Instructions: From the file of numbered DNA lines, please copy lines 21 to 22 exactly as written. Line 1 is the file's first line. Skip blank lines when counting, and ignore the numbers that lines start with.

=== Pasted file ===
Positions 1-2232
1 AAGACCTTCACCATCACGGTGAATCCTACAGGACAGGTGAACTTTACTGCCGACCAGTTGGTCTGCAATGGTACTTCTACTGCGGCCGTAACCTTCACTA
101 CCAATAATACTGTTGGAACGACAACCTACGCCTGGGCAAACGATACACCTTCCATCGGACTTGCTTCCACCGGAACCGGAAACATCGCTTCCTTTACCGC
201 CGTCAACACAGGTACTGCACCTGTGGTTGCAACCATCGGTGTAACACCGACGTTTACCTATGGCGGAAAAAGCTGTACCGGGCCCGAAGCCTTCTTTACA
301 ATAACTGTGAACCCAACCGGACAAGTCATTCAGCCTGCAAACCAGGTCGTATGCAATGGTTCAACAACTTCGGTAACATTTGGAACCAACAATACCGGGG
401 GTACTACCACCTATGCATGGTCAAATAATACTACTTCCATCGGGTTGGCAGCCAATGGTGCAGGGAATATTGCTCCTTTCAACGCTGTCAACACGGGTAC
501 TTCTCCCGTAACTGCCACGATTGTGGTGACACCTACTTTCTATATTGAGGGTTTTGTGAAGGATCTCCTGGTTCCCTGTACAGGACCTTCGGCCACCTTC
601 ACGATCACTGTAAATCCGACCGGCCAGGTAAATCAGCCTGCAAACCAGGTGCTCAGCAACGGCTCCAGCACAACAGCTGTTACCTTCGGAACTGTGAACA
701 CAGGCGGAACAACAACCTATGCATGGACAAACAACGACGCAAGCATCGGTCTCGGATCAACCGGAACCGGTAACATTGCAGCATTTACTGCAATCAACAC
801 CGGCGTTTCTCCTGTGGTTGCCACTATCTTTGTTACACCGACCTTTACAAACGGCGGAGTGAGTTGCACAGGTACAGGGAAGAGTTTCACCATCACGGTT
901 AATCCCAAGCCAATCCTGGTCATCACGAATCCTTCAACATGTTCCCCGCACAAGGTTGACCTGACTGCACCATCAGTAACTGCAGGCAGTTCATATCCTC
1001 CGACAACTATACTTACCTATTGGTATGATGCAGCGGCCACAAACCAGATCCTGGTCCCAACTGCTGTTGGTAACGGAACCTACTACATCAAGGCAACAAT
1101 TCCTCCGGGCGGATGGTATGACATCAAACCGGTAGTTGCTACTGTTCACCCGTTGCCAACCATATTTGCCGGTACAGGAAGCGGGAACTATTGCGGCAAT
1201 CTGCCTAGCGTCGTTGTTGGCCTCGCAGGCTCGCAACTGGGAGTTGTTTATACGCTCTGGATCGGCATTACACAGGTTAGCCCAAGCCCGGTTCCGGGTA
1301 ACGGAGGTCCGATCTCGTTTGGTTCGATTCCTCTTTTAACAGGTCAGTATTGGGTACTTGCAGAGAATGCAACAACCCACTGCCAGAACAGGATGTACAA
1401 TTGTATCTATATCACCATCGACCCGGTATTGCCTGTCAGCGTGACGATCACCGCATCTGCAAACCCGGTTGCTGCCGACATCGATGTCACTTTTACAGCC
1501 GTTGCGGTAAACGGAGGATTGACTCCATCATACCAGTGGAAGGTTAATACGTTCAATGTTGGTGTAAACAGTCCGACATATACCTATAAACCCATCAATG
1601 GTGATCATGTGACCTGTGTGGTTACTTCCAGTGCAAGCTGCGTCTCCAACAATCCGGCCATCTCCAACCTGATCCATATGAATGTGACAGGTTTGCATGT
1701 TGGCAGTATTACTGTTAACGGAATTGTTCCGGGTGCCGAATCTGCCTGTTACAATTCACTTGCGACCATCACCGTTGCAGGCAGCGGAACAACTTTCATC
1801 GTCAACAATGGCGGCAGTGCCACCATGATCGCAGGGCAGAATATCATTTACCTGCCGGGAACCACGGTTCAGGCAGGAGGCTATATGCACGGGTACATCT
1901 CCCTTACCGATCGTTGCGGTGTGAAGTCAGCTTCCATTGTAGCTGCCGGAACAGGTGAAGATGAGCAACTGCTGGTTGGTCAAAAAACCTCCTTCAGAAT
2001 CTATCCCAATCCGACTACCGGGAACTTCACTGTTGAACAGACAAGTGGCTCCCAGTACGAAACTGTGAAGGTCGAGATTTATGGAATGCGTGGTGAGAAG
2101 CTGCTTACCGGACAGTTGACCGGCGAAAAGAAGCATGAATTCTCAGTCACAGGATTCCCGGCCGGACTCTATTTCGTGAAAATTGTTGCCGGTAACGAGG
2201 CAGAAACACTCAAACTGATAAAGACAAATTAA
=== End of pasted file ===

1901 CCCTTACCGATCGTTGCGGTGTGAAGTCAGCTTCCATTGTAGCTGCCGGAACAGGTGAAGATGAGCAACTGCTGGTTGGTCAAAAAACCTCCTTCAGAAT
2001 CTATCCCAATCCGACTACCGGGAACTTCACTGTTGAACAGACAAGTGGCTCCCAGTACGAAACTGTGAAGGTCGAGATTTATGGAATGCGTGGTGAGAAG